"For de vet ikke hva de gjør."
Translation:For they do not know what they do.
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In this sentence 'for' means 'because'. The entire passage is what Jesus spoke on the cross about his tormentors right before he died--something like "forgive them for they know not what they do." Prayers and other old religious texts often retain older language forms, while the everyday language has dropped them.
Eli, Eli, Lama Sabachthani, or Eloi, as in other scrptures; the beauty of it being that each apostle wrote independently from each other and provided their own living experiences, so the difference between Eli and Eloi, but converging to the same Jesus, or Jeshua, as well. I understood very well what DUO wrote, and it was helpful in the sense that it showcased a very well-known and recognizable sentence, as in " Forgive them, Father, for they do not know what they are doing."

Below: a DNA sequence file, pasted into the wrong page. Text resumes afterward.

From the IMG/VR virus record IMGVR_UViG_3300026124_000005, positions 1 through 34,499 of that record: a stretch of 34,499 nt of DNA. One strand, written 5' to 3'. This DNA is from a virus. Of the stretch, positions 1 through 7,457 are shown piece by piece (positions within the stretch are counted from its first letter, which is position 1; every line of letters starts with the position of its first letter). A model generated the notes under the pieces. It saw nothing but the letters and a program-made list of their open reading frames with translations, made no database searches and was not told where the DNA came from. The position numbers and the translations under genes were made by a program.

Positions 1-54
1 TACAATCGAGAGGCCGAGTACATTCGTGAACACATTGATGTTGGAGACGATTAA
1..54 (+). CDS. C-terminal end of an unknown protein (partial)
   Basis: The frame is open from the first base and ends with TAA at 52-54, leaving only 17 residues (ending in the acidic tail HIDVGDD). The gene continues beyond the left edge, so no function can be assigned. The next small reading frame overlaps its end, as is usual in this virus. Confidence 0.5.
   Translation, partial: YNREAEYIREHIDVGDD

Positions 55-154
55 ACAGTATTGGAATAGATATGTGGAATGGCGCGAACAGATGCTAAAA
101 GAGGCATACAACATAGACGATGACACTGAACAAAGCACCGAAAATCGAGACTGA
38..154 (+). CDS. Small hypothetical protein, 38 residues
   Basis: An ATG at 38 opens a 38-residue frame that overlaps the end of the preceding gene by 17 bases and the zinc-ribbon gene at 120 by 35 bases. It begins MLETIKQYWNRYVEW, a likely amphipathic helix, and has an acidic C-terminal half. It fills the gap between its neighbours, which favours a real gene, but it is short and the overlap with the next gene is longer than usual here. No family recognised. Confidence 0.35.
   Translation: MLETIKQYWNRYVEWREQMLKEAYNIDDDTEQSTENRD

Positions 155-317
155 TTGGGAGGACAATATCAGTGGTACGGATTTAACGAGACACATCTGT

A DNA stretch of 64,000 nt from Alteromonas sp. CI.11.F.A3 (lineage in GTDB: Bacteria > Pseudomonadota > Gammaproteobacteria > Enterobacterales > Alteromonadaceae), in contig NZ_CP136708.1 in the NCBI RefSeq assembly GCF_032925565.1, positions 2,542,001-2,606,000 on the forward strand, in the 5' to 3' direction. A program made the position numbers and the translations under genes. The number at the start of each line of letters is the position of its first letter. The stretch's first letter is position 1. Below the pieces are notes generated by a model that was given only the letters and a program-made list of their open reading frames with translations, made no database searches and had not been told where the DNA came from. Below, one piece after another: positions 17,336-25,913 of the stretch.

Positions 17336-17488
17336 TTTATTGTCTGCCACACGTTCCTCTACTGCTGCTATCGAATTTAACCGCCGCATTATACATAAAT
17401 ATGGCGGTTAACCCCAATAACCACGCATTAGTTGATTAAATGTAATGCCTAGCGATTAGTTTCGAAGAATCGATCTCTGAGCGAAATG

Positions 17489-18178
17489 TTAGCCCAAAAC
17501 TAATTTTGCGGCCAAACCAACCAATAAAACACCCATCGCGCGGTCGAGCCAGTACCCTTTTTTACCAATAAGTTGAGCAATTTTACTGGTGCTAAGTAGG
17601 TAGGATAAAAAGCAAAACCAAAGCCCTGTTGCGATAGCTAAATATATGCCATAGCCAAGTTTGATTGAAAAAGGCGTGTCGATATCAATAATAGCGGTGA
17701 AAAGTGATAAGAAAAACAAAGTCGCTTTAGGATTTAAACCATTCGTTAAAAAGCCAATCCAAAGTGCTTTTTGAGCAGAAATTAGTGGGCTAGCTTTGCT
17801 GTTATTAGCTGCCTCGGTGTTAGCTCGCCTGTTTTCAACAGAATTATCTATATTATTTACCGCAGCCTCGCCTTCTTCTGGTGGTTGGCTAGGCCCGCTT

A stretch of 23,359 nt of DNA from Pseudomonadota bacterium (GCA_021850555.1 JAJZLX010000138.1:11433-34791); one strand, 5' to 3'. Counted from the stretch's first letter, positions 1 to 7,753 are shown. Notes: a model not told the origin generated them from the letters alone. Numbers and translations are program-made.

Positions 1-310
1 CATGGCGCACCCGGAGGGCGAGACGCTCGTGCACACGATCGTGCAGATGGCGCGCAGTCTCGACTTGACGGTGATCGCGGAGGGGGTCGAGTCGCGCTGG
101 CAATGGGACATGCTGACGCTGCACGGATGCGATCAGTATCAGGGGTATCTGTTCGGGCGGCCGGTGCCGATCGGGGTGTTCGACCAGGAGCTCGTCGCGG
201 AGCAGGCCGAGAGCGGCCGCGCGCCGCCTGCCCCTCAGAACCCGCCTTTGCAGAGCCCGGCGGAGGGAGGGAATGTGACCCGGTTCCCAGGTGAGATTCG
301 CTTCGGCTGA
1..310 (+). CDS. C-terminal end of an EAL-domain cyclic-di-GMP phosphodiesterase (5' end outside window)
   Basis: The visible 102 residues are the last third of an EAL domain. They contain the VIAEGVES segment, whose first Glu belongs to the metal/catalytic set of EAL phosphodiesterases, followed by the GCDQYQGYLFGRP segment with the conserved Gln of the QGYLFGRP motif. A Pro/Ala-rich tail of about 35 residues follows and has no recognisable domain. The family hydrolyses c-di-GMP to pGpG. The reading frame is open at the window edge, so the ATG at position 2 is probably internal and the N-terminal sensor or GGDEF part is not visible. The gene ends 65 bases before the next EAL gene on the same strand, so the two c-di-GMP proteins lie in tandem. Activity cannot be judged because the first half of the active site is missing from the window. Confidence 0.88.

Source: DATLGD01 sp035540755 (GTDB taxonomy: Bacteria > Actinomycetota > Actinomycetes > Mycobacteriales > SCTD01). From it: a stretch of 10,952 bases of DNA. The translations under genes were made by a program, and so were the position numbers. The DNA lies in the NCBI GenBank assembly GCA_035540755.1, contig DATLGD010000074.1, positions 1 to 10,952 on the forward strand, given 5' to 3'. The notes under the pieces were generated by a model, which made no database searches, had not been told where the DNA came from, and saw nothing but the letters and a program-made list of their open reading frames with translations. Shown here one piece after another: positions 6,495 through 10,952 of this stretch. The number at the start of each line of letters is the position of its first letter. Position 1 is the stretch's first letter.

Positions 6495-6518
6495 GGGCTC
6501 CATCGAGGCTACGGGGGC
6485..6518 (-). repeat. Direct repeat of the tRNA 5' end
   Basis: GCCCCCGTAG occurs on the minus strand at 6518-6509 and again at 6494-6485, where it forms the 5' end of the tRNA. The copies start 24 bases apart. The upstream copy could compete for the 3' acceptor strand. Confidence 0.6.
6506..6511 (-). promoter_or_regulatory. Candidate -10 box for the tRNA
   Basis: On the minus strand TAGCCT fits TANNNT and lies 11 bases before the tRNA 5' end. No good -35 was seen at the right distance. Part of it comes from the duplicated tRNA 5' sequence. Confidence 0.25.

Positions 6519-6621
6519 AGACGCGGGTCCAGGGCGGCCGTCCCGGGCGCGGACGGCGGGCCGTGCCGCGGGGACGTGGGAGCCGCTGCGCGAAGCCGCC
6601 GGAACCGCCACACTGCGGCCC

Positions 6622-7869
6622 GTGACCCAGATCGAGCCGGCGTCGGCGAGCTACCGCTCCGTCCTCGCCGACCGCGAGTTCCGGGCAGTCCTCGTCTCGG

This would probably be less confusing to people not associated with the phrase if you directly translated it, since the original poetic text in English, "For they know not what they do," does apparently, translate directly into the Norwegian...the older poetic English style would also maybe tip people off to the fact that it's a reference to something in literature...maybe....?
It is not an exception, and I did not hear 'vyeh' in the recorded sentence. There are some significant variations in how things are pronounced in Norway, and it's possible that a dialectic version has a very long 'e' and/or dropped 't' that could sound kind of like you suggest. But I have never heard it said that way.